Experimental Optimization of Debris Shields
Experimentelle Optimierung von Debris-Schilden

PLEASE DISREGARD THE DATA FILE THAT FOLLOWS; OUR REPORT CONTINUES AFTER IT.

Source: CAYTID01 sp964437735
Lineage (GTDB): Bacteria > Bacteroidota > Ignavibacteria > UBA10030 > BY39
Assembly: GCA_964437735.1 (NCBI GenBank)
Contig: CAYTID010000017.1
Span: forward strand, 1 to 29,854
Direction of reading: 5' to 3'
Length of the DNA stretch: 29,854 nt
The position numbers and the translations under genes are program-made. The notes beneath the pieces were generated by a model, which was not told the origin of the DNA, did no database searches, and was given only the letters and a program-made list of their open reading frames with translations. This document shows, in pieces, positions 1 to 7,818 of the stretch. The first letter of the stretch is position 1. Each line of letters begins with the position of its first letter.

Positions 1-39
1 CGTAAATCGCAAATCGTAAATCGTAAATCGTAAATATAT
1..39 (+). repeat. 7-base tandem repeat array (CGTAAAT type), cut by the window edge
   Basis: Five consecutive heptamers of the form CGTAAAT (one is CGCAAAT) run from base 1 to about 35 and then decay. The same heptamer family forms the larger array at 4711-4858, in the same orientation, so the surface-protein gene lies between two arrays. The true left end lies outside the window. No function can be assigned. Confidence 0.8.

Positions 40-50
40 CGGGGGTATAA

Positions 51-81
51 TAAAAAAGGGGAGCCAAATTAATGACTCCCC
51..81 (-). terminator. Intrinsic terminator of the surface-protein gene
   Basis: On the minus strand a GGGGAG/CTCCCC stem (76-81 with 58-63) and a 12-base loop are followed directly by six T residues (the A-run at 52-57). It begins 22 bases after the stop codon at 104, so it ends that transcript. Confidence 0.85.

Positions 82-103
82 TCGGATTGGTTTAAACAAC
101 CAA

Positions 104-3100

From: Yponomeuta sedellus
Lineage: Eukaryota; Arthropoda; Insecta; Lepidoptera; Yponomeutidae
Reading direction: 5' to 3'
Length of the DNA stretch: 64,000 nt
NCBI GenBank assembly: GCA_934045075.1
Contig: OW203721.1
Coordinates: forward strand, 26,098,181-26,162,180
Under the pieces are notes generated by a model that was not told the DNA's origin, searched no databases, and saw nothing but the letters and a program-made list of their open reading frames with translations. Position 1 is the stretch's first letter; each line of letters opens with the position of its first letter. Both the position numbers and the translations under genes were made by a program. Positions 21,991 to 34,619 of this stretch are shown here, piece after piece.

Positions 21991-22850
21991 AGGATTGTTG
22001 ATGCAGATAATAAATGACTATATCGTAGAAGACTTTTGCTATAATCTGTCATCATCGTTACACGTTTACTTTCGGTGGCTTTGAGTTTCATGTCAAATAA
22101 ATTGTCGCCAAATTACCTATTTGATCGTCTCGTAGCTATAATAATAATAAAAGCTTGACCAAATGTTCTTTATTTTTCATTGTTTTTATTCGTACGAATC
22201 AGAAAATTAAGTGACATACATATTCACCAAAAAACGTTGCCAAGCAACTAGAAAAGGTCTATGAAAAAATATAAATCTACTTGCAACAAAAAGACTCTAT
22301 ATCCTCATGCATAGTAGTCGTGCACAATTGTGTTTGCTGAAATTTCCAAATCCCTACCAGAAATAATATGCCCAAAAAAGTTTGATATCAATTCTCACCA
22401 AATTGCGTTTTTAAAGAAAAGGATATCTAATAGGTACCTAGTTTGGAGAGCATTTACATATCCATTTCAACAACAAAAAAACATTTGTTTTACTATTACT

Space environmental conditions are developing in a way that protection of space vehicles is becoming mandatory. Especially for manned missions space debris constitutes an increasing danger. Design and optimization of debris shields require experimental and numerical simulation techniques. At the Ernst-Mach-Institut, three high-performance two-stage light gas guns, high-speed visualization and measurement devices like image converter cameras, X-ray systems, drum cameras in connection with a high power Cu-vapour pulse laser, as well as dynamic stress monitoring systems are available. This equipment is employed to study penetration and perforation phenomena in bumper shields impacted by hypervelocity projectiles at velocities of up to 10 km/s. Thus, the terminal ballistic effectiveness of Micrometeoroid/Debris shield systems can be evaluated. Within ESA's COLUMBUS Meteoroid Debris Protection System Study (MDPS), optimization experiments have been performed. They resulted in a dual bumper Aluminium baseline shield system. Comparative experiments have beeen performed applying different new bumper material concepts, e.g. Kevlar and Al/Kevlar laminates. It was found that such modern shield configurations can improve the terminal ballistic effectiveness or lead to substantial weight reductions.